A short train ride from Kearsney, near our overnight billet, back up the valley to Shepherdswell where we left off yesterday. On our walk to the station we passed a group of bin men at work. On greeting one of them “good morning”, his response was “good morning, young man”. Tom was rather tickled by that!

On arriving in Sheperdswell, we made our way to the church of St Andrew to pay our respects and stamp our pilgrim passports. A Victorian building, St Andrew’s was perhaps not as interesting as some of the much earlier churches we’ve visited along the way, but seemed to be well supported with a lively church community.

At a number of the churches we’ve called in on we’ve found little blue cards with the sign of the pilgrim shell and on the reverse side “do not be discouraged”. It’s clearly a message directed at pilgrims but we’d love to know more about what lies behind them. Maybe this will be revealed as we progress.

From Shepherdswell (also described as Sibertswold) we headed east through largely arable country. No more orchards or hop gardens. Soon we came upon another ‘artistic installation’: this time a wooden structure which at first we thought resembled the dome of St Peter’s in Rome, but according to the adjacent interpretation board represented a proposed cupola to top the Belvedere Tower across the valley. The title ‘Monumenta Romana’ suggests that we might have been correct in our assumptions.

‘Artistic’ installation with the Belvedere Tower in the distance

The Belvedere Tower which is part of the Waldershare Park estate was a 18th century folly, probably designed by Colen Campbell for the Furness family who owned the Waldershare House and estate.

On the other side of the Waldershare Estate we came upon a small chapel dedicated to All Saints. At present disused, it is looked after by the Churches Conservation Trust. What a crying shame that the current owners of Waldershare House don’t take a more active role in looking after THEIR church!

Originally Norman, it has been much modified over subsequent centuries. Particularly striking are the murals behind the alter depicting the four Evanglists.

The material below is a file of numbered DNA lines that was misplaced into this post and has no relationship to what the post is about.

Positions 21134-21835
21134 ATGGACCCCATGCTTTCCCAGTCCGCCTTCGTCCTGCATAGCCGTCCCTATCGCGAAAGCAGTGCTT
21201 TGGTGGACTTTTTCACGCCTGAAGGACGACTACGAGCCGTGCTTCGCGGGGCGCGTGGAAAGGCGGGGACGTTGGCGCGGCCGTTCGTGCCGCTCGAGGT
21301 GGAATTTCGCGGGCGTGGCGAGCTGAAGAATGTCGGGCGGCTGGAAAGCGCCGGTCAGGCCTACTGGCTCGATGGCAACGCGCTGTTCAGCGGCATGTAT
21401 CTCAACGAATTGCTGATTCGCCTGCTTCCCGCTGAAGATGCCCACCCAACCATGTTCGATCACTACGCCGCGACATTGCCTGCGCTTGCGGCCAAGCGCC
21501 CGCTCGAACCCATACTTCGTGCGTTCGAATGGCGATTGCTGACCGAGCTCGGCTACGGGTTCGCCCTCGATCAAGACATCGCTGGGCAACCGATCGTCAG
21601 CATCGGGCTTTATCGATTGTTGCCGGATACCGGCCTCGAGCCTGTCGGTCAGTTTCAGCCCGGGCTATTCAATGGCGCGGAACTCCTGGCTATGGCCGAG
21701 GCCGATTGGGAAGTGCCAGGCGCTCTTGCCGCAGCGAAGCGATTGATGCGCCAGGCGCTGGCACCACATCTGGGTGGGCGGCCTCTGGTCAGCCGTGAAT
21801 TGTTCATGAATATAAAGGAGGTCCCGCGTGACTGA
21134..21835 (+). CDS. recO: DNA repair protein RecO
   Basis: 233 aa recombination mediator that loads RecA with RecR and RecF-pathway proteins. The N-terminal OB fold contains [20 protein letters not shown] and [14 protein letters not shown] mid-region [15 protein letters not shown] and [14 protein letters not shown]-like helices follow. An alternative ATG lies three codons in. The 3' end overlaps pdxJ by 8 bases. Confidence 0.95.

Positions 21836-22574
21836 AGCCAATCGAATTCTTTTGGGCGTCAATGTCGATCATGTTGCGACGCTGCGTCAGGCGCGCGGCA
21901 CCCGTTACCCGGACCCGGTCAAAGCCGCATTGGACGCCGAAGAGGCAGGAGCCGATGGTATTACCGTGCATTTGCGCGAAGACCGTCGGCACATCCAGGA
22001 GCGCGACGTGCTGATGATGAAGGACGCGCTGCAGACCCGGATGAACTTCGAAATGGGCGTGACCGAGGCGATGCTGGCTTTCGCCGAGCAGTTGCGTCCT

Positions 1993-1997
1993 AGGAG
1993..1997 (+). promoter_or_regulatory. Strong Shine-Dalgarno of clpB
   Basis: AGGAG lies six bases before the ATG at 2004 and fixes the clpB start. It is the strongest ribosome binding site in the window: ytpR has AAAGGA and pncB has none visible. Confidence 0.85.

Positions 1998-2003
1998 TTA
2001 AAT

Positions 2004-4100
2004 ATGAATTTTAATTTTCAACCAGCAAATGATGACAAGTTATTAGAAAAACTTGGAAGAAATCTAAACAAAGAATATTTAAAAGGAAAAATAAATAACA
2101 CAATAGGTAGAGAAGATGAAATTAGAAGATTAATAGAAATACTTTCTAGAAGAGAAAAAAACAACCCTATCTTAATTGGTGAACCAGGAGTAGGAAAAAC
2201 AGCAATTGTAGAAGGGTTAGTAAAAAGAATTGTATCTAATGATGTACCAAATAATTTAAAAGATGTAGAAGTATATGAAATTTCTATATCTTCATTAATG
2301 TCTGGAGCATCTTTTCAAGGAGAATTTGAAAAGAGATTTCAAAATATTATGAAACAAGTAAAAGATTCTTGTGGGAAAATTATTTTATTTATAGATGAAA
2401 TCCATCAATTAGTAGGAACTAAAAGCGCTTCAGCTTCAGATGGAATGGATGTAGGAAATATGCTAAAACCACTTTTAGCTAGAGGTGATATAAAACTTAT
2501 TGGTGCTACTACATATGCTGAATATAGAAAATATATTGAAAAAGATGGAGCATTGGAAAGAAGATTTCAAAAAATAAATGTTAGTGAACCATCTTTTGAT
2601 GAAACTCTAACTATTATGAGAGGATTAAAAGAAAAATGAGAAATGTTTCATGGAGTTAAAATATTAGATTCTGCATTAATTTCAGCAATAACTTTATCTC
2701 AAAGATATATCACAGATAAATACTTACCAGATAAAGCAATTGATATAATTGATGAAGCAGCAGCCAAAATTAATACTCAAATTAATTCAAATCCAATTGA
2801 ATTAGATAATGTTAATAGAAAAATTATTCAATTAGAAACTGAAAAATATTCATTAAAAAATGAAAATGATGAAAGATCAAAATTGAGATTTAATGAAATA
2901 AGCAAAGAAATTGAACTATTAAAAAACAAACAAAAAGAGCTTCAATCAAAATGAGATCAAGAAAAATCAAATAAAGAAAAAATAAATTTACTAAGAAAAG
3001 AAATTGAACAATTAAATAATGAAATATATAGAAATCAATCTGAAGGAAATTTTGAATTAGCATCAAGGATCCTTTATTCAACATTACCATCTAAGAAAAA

The Four Evangelists at All Saints Waldershare

On leaving All Saints Julie took a nasty tumble on a piece of broken tarmac. Fortunately injury was limited to a grazed knee, but it was a reminder to us of how careful we need to be.

The approach to Dover which had been long anticipated – views of the channel and Dover Harbour – was something of a disappointment. First there was a significant detour to find a way to cross the busy A2 dual carriageway, followed by a second (so called temporary) detour to circumvent a construction project by Galiford Try. The project completely straddles and obliterates the Roman Road which the Via Francigena follows, diverts it by about a kilometre and when it rejoins the line of the road there is no signposting whatsoever. We understood that the reason for the diversion was for archaeological work to be done, but there was absolutely no evidence of anything happening, other than marking out for a new construction development! Surely, such a development should be designed around a Roman Road and ancient pilgrimage route like this? What are Dover District Council doing?

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Diversion of the Via Francigena and the Roman Road from Richborough by Galiford Try – for what reason?

The descent into Dover is distinctly uninteresting. There are no views of the sea, the port or the harbour. It’s only when you come upon the urgency of the traffic and the absence of waymarks for anything other than motorised vehicles that you realise you’ve reached Dover! So, once again we have to get the compass and GPS out to establish where we are and where we need to go.

However we did find Salisbury Road and a magnificent Magnolia, which made us feel welcome, given where we’d walked from!

Soon after we found our way to the sea front and our overnight billet with a harbour view.

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